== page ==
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Prototyping keeps Columbia submarine programme on track, USN officials say

US Navy officials say land-based prototype testing is helping keep the Columbia-class submarine system on track. (US Navy)

Land-based prototyping has helped keep the Columbia-class strategic missile submarine programme on track for development and delivery, according to US Navy (USN) submarine officials.

“Nearly everything on the ship” has been tried or tested either through prototyping or installation on the Virginia-class attack submarines, Rear Admiral Douglas Perry, US Navy (USN) director of Undersea Warfare, said on 1 November during a media briefing at the Naval Submarine League 2022 Annual Symposium.

“The pumps and motors – we've been installing them on the Virginia class for a decade,” Rear Adm Perry said. “The electric drive – it's been running [as a prototype system]. Everything that is going on Columbia , most of that, has already been in operations.”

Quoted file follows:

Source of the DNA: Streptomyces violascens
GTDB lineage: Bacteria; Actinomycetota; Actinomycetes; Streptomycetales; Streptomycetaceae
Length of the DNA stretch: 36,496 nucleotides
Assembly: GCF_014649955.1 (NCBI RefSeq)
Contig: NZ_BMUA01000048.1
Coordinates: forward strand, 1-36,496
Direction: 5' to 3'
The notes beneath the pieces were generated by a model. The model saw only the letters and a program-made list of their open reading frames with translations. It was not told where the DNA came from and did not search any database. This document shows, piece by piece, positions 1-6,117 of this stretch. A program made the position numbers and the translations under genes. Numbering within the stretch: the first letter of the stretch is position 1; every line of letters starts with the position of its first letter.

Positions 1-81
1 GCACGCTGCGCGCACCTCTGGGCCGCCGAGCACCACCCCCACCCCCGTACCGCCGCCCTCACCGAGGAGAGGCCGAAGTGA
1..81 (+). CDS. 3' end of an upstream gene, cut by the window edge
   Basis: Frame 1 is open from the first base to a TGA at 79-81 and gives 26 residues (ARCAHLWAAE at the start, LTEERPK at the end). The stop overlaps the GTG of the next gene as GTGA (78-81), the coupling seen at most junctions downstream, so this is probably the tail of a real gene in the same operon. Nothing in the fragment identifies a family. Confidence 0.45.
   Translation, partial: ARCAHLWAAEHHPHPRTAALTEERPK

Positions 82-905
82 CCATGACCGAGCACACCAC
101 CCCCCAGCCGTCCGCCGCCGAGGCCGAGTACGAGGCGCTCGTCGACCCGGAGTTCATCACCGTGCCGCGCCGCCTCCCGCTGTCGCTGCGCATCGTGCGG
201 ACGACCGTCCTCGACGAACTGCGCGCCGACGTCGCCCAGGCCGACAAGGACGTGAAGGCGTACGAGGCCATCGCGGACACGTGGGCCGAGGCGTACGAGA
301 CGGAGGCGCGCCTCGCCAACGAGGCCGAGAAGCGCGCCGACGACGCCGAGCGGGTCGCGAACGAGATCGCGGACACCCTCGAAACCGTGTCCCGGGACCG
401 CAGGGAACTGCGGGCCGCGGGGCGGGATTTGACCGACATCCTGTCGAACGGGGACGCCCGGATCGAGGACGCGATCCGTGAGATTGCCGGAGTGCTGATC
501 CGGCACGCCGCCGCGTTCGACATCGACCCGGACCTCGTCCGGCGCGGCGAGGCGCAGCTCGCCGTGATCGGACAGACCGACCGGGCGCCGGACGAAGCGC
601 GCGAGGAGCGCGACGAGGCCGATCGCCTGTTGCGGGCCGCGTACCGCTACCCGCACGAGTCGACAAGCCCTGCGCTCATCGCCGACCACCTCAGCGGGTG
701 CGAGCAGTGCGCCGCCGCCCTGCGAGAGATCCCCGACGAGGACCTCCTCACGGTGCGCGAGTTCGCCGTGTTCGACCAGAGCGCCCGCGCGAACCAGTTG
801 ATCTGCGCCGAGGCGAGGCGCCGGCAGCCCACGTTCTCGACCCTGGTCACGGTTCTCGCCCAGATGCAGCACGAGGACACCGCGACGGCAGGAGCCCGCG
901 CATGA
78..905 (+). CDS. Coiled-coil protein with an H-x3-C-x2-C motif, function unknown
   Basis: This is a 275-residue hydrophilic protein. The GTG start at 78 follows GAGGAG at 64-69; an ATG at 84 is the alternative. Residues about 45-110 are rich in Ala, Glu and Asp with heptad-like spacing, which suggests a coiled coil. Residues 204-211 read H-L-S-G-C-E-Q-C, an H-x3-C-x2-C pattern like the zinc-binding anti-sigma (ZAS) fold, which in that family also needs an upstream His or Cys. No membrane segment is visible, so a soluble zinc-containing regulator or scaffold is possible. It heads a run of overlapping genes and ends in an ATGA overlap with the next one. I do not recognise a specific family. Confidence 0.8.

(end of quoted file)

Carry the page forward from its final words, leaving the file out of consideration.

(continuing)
Rear Admiral Scott Pappano, programme executive officer of USN Strategic Submarines, agreed. “That's been very much part of the strategy,” he said during the symposium briefing.

Pappano said that the USN had planned to start building lead submarine USS Columbia – later renamed District of Columbia – in 2019, but the work was delayed by two years because of the impacts of sequestration during the earlier decades. The service opted to rely more on land-based prototyping to mitigate risk, he added.

That kind of prototyping helped the navy identify issues – such as the missile-tube-welding faults found in 2017, he said. “We found problems and came through those problems. Now we're delivering all of those tubes.”

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